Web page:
Is Iran pushing an arms race?

Tehran is not only a threat to the Middle East, but to international stability as well.

A display of Iranian missiles on Aug. 22, 2019. Credit: Hamid Tavakoli/Wikimedia Commons.
A display of Iranian missiles on Aug. 22, 2019. Credit: Hamid Tavakoli/Wikimedia Commons.
Benjamin Weil
Benjamin Weil

While the United States has been busy with the presidential elections and the blazing fires out West, the U.N. arms embargo on selling conventional weapons to Iran, under the 2015 Joint Comprehensive Plan of Action (JCPOA), has expired. This essentially allows Iran to import weapons and systems from various countries—the two most obvious ones being Russia and China.

Following the failed attempt a month ago in the U.N. Security Council to renew the arms embargo, Iran has laid the groundwork and began negotiating arms deals with Russia and China. Just a day after the renewal of the embargo was thwarted, the Iranian Minister of Defense flew to Moscow to discuss the purchase of the S-400 system, the advanced SU-57 stealth fighter-jet, T-90 tanks and a number of missile systems.

Iran has also recently signed a 25-year trade and military partnership with China worth $400 billion. According to reports, the military component includes joint training and exercises, joint weapons development, intelligence sharing, and, of course, arms sales, such as C-802 anti-ship cruise missiles.

This is a recipe for disaster, and an arms race waiting to happen. On Oct. 19, the day after the U.N. weapons embargo officially expired, Iranian Minister of Defense Brig. Gen. Amir Hatami announced the Iranian intention of selling more weapons than it will purchase. If Iran is planning on a massive shopping spree of new weapons, systems and technology, that can only mean that they will be exporting a ton more to “the countries despised by the Americans if they ask for it,” in Hatami’s words. The natural reaction to this would most likely be an arms race in the Middle East.

That is not only a threat to the Middle East, but international stability as well. President Nicolás Maduro of Venezuela has an appetite for Iranian medium and long-range missiles. In response to Maduro’s interest, an IRGC-associated Telegram channel posted: “The distance between Caracas and Washington is 3,500 km. If #Venezuela buy[s] ballistic missiles from #Iran it would be able to inflict serious damage on the US in case there was a war.”

The fear of a Cuban Missile Crisis 2.0 has never been more real. Despite U.S. sanctions and embargos on both Iran and Venezuela, Iran has been able to defy them multiple times with Iranian oil tankers reaching the shores of Venezuela. Make no mistake, Iran has decades of experience and knowledge of smuggling weapons to its various militias and terrorist organizations around the world, using air, land and sea. If they can get by U.S. sanctions with massive oil tankers, then nothing is stopping them from loading a couple of ICBMs or long-range missiles aboard as well, or even using smaller ships that are faster and easier to hide than massive oil tankers.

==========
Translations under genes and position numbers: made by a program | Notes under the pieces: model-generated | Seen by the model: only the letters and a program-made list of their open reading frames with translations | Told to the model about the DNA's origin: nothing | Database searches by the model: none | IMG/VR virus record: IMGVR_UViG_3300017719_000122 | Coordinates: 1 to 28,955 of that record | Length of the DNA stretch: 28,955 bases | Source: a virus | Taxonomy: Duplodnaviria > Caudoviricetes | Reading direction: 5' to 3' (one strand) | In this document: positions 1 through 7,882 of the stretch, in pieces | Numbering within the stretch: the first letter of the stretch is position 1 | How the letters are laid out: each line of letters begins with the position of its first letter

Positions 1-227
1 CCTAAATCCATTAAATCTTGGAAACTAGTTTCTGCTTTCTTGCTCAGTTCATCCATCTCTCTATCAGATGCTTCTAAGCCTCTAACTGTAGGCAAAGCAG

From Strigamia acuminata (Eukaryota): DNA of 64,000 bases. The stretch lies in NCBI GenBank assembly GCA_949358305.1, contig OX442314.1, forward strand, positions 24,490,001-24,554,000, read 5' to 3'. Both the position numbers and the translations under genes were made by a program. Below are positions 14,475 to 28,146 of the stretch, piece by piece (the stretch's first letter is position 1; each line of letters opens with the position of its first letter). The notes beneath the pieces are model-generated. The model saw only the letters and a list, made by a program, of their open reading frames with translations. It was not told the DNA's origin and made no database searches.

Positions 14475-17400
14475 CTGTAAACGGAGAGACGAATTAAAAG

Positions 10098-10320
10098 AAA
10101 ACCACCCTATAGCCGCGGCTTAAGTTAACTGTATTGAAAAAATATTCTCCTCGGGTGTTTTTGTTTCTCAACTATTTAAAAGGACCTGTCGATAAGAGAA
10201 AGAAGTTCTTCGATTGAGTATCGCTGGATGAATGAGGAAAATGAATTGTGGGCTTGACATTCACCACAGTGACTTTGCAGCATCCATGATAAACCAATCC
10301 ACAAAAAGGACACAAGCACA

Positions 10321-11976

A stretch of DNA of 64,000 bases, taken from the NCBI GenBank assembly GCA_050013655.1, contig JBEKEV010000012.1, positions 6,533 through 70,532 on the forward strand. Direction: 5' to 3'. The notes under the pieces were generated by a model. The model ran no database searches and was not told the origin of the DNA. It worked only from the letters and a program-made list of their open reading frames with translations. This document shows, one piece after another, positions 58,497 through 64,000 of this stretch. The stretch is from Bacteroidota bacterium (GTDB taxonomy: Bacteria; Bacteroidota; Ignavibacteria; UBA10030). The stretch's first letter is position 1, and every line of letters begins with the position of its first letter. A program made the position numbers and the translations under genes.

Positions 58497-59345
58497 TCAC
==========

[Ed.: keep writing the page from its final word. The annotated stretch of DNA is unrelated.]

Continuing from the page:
The crippling U.S. sanctions and the January assassination of Qassem Soleimani, commander of Islamic Revolutionary Guard Corps, gives Iran every reason to place missiles in Latin America and threaten mainland America. Over the past few decades, they have cultivated close relationships with various Latin American countries, namely Venezuela, Colombia, and if current exit polls are correct and Evo Morales is re-elected, then Iran sees a strong ally in Bolivia, too. Many of these relations are through their Hezbollah proxy and the 910 Unit, Hezbollah’s external security organization.

Yes, the United States plans to slap new sanctions on individuals and entities that engage with arms trade with Iran, but without the support of other countries, they will have a partial affect. These reimposed sanctions, pursuant to the snapback process U.N. Security Council Resolution 2231, has been widely ignored by the world. Whether there is a new president in January or the current one remains, it is crucial for the United States to continue its “maximum pressure” campaign on Iran, and intensify it by finding and working with allies to curb Iranian influence and arms deals. Stopping Iran at all costs is paramount for the stability in the Middle East and to avoid another missiles crisis between Washington and Tehran.

Benjamin Weil is director of the Project for Israel’s National Security for the Endowment for Middle East Truth (EMET), a pro-Israel and pro-American think tank and policy institute in Washington, D.C. He formerly served as the international adviser to Yuval Steinitz, a member of Israel’s Security Cabinet.

The opinions and facts presented in this article are those of the author, and neither JNS nor its partners assume any responsibility for them.
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